United States Defense Department officials say they worry that an erratic move at high speed in the air could clip the wing of either aircraft, potentially causing an accident and even death. A midair collision between a Chinese fighter and a Navy surveillance aircraft in international airspace in 2001 was cited as an example.
Few people believe that such a miscalculation would lead to war. But it would certainly exacerbate tensions between Russia and NATO when both sides have been adopting a more aggressive military posture.
As he assumed command of NATO’s military arm on Wednesday in Mons, Belgium, Gen. Curtis M. Scaparrotti said NATO needed to be ready to “fight tonight,” bringing to the European theater a term that has long been used to reflect the readiness of American troops in South Korea.
Such talk has become common as NATO struggles to deal with Russia after Moscow’s military activity in eastern Ukraine. The White House has added more than $3.4 billion for military spending in Europe in 2017, more than quadrupling the current budget of $789 million, on weapons and equipment that will be used by American and NATO forces. Among the countries where the equipment and additional forces will be deployed are Hungary, Romania and the Baltic States, Pentagon officials say.
The United States and its NATO partners are embarking on a series of military exercises in advance of July’s NATO summit meeting in Warsaw, in part to demonstrate strength and resolve. But these exercises are expected to rile Moscow.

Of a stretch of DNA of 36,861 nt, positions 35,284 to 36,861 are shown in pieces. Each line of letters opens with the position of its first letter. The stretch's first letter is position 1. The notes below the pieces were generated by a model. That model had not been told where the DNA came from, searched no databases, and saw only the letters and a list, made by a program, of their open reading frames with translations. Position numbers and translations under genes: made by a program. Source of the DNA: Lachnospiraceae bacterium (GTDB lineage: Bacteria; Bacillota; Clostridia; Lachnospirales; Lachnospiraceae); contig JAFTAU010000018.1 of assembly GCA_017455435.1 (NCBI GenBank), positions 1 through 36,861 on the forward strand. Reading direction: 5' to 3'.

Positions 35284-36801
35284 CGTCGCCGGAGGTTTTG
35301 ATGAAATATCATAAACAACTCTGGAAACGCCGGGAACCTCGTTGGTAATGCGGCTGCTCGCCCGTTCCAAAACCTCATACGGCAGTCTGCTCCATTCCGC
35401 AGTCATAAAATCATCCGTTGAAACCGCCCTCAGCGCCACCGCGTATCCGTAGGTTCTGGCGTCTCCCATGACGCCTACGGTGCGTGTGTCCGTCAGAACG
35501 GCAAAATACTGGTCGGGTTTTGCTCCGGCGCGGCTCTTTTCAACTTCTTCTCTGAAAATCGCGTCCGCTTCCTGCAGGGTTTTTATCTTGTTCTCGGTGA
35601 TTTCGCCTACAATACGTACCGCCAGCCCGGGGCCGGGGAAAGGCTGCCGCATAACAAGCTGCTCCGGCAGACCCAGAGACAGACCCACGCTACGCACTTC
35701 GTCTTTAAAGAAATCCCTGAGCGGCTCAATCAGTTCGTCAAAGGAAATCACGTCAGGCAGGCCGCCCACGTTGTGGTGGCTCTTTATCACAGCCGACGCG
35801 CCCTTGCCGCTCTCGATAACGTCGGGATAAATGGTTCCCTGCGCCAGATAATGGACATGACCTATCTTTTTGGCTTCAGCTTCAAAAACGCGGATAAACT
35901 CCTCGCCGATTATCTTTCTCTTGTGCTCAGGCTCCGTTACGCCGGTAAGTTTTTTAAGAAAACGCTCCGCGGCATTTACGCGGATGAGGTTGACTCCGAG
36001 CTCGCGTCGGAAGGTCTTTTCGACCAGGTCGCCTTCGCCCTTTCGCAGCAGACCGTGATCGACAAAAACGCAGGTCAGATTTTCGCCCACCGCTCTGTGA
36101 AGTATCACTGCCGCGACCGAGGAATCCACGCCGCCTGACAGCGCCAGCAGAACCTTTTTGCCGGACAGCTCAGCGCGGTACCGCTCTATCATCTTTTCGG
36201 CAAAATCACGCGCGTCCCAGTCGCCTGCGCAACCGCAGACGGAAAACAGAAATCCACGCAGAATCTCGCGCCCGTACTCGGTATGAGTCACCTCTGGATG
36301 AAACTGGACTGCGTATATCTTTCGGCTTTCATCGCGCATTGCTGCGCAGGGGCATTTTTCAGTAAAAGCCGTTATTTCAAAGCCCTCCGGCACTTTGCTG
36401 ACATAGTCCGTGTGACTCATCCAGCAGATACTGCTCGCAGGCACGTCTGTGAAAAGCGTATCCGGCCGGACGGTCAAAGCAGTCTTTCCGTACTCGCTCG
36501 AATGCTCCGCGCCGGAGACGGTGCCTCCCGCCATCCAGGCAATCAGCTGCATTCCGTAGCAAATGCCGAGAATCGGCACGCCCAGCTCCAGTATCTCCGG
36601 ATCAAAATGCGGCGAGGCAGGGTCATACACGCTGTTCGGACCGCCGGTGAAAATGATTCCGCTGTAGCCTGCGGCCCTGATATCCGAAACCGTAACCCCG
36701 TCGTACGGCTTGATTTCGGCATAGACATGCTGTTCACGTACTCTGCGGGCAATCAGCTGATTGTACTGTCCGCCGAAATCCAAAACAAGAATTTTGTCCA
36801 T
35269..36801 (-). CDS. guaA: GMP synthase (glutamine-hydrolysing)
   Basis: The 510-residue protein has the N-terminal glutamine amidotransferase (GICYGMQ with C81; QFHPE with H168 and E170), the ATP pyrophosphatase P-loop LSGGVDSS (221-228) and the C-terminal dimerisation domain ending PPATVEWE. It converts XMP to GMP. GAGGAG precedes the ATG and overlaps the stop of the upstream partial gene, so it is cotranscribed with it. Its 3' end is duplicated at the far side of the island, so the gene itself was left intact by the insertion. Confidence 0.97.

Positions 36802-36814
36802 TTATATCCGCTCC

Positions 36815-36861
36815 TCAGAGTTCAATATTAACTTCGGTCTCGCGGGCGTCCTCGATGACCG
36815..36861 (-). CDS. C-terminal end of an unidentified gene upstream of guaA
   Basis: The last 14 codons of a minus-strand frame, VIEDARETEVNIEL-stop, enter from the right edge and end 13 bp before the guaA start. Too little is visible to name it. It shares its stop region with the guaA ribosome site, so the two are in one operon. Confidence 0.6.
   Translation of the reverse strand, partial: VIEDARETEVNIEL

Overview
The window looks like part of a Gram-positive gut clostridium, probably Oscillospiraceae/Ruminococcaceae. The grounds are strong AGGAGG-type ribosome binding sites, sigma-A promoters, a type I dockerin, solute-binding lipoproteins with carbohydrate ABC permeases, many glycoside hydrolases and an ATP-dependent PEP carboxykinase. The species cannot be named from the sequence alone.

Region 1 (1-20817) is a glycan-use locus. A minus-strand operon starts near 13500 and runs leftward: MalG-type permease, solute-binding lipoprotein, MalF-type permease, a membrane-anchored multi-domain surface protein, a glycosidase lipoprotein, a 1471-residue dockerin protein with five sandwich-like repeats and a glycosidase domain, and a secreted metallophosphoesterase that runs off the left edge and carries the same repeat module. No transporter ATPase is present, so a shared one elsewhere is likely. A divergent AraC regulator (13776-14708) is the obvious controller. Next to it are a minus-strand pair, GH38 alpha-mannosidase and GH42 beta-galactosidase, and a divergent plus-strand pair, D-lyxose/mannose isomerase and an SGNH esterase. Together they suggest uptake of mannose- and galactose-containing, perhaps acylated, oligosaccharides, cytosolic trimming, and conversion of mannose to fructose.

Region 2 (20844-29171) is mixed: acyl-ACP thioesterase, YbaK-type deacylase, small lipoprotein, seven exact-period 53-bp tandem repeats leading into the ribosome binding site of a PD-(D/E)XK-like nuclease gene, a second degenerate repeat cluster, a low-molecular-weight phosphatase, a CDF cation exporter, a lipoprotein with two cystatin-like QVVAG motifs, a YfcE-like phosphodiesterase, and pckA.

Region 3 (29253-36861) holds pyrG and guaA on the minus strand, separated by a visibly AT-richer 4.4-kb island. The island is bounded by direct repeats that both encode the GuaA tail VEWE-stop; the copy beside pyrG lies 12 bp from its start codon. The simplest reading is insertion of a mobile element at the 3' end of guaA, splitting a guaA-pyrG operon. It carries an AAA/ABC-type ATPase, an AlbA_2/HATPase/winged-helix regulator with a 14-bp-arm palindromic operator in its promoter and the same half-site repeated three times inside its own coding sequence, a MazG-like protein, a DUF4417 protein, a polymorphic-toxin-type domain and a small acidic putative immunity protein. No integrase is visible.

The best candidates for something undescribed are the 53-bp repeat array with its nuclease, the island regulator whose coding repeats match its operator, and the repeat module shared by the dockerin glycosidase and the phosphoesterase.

In June, as many as 12,000 American troops will join service members from a number of European allies in Poland for an exercise called Anakonda, which planners say will be the largest military exercise in Europe in years. Altogether, 25,000 troops from 24 NATO and partner countries will be involved.
NATO countries are also planning a new round of maritime exercises in the Baltic Sea before the Warsaw summit meeting. And economic sanctions against Russia for aggression in Ukraine are set to roll over in July.
“You add all of this up and it sends a pretty clear message to Moscow,” said Derek Chollet, a former assistant secretary of defense in the Obama administration and the author of the forthcoming book “The Long Game.” “The question will be, how will they react?”
But Russia is reacting, Mr. Chollet and other Russia experts say.
The response from the United States and the West has been to send official complaints to Moscow accusing Russian pilots of unprofessional behavior and raising the specter of miscalculations. But one of President Vladimir V. Putin’s greatest domestic public relations successes has been his ability to position the episodes as a valiant Russia’s defending itself from an aggressive United States and NATO in its own backyard.
“They may look like they’re acting like children in our eyes,” Michael McFaul, a former United States ambassador to Russia, said in an interview Friday. “But not in the eyes of their own citizens.”
In Russia, Mr. McFaul said, “we’re painted as the provocateurs.”
This article was written by Helene Cooper from International New York Times and was legally licensed through the NewsCred publisher network.